I'm taking today off, chilling in the hot tub of a KOA near the California town of Manchester. The next two stages are hilly even by PCH standards. The feared 2,000 foot Legett Hill is day after tomorrow!
The man at the Golden Gate concessions stand explained that I'd have to take the path that leads under the bridge, then circle around and climb back up onto the west side to cross. Great, I thought, another hill.
I had planned to make today a short one and spend the night in San Francisco but once I called around and discovered that the cheapest room would cost $209, I decided to make a run for Marin County. Earlier, I'd had to get off my bike and push up a series of steep hills, then, I pushed again up another climb just before the approach to the Golden Gate. I was starting to bonk and the thought of another, even small incline gave me the willies.
Normally hills aren't a problem, but I'd ridden 60 miles the day before and had a couple of big climbs to deal with and those, combined with the ever-present head wind, had worn me out. My legs were pretty well used up by the time I reached San Fran but there was nothing to do except to keep going so I gave myself a good talking-to and pushed on.
Thankfully, the exhilarating ride across San Francisco Bay gave me a second wind and the downhill ride to Salinas was a pure joy. A nice bike path got me to the little blue collar town of Corte Madera where I scored a room for a comparatively inexpensive $110.
It's been two weeks since I've had the chance to do laundry and my clothes are filthy. My four-day stubble and wind- and sunburned countenance only add to my generally back alley appearance. I'm embarrassed to be seen in public. I fully expect to be arrested for vagrancy very soon.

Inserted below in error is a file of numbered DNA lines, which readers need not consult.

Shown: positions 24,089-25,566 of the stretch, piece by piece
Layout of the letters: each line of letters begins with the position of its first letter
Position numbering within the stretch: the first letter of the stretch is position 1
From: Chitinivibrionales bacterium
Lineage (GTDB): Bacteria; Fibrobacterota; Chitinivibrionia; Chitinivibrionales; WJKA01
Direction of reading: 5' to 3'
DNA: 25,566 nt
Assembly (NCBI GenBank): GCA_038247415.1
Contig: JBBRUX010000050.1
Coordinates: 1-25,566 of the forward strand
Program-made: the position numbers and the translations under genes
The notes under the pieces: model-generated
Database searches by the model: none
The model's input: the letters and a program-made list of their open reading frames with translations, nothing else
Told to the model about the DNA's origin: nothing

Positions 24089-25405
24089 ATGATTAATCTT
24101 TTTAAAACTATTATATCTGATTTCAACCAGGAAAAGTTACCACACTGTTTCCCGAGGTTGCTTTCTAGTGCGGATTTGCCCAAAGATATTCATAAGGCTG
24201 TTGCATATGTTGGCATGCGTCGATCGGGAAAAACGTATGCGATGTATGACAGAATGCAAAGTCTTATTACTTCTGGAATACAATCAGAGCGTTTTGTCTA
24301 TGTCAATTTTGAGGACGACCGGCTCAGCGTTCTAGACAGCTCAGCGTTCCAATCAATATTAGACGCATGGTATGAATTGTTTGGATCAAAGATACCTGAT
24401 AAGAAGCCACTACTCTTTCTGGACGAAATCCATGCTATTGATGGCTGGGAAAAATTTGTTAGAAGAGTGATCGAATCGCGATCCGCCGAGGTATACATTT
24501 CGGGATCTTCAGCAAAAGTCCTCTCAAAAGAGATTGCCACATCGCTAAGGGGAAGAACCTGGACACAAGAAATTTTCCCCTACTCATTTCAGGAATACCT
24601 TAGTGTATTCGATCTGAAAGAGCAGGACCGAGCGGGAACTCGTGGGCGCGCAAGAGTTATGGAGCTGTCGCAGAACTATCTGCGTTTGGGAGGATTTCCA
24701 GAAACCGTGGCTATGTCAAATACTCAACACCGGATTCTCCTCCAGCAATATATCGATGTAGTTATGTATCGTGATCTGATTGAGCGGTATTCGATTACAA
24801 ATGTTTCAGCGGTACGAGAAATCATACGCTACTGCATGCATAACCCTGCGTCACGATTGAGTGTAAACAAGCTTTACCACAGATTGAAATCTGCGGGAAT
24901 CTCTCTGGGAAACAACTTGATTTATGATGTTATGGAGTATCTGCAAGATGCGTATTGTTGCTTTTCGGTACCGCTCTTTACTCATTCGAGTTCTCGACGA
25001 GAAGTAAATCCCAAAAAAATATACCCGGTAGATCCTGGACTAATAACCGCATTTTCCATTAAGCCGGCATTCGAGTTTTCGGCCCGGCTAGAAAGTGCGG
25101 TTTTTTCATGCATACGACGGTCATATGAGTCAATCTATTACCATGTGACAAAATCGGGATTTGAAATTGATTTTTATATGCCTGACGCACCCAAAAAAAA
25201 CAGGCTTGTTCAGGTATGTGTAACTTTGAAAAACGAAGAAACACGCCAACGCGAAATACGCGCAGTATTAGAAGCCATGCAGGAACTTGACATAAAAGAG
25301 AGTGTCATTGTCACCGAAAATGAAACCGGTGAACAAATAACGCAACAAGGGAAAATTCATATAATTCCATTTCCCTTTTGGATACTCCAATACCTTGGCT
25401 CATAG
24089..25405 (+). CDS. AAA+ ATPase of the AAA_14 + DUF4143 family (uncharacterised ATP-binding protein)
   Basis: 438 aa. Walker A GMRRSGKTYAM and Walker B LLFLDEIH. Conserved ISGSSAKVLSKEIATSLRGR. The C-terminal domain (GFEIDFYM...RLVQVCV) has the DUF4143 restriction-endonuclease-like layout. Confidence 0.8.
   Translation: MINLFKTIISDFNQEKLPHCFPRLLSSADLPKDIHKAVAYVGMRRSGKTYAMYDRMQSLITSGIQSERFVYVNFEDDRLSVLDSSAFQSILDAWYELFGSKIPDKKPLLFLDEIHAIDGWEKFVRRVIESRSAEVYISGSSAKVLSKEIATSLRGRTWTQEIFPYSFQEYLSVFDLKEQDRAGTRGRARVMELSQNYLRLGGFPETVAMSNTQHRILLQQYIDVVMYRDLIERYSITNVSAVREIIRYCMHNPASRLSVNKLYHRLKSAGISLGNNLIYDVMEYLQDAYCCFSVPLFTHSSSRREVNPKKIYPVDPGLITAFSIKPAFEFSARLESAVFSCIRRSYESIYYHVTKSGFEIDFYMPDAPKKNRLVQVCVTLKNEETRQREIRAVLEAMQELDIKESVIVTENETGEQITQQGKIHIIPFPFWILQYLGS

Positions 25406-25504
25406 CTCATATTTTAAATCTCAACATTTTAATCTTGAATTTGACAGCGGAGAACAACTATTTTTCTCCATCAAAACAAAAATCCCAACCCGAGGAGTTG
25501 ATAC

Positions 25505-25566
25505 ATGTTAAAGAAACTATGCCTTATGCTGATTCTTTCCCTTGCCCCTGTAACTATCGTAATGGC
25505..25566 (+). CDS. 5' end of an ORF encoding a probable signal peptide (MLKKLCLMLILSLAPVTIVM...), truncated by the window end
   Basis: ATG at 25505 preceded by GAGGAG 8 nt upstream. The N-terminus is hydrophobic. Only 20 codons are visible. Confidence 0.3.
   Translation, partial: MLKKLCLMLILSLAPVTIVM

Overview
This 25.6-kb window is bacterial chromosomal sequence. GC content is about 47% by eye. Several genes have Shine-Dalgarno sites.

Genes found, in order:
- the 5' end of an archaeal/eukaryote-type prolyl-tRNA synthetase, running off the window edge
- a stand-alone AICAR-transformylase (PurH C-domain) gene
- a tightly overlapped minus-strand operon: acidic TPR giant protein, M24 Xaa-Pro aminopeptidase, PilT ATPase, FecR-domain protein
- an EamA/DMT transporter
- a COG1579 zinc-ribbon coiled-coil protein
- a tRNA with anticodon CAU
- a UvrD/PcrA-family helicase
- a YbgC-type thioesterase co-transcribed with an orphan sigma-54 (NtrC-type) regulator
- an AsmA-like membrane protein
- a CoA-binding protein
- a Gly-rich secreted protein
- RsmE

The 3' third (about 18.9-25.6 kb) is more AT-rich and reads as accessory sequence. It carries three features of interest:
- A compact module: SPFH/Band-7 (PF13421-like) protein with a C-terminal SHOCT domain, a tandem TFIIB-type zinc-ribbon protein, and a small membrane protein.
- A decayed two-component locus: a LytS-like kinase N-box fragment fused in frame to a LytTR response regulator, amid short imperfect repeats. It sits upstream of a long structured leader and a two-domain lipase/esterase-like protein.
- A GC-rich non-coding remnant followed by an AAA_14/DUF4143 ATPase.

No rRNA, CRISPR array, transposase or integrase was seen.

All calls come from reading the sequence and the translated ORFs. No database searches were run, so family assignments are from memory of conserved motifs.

But what the heck. I've heard some very good things about these Northern California lock-ups.
"Are you lost?" The young woman who'd cycled past me a few minutes before had turned around and now stood next to me.
I looked up from my map. "No, we'll, kind of I guess..."
"Why don't I show you a cool route?"
"Sure," I said, "if you've got the time."
As we rode along, I learned that Sierra is starting her teaching career in the fall. She was kind enough to take an hour out of her gym time to show me around Santa Cruz.
I followed her along the coast past some of the best surfing beaches in California, maybe the world. In a few miles we reached the Santa Cruz boardwalk and cycled by the roller coaster. Sierra rode with me to the bike trail next to 101, then we said goodbye. It was a great start to a long ride that ended 60 miles later at Half Moon Bay.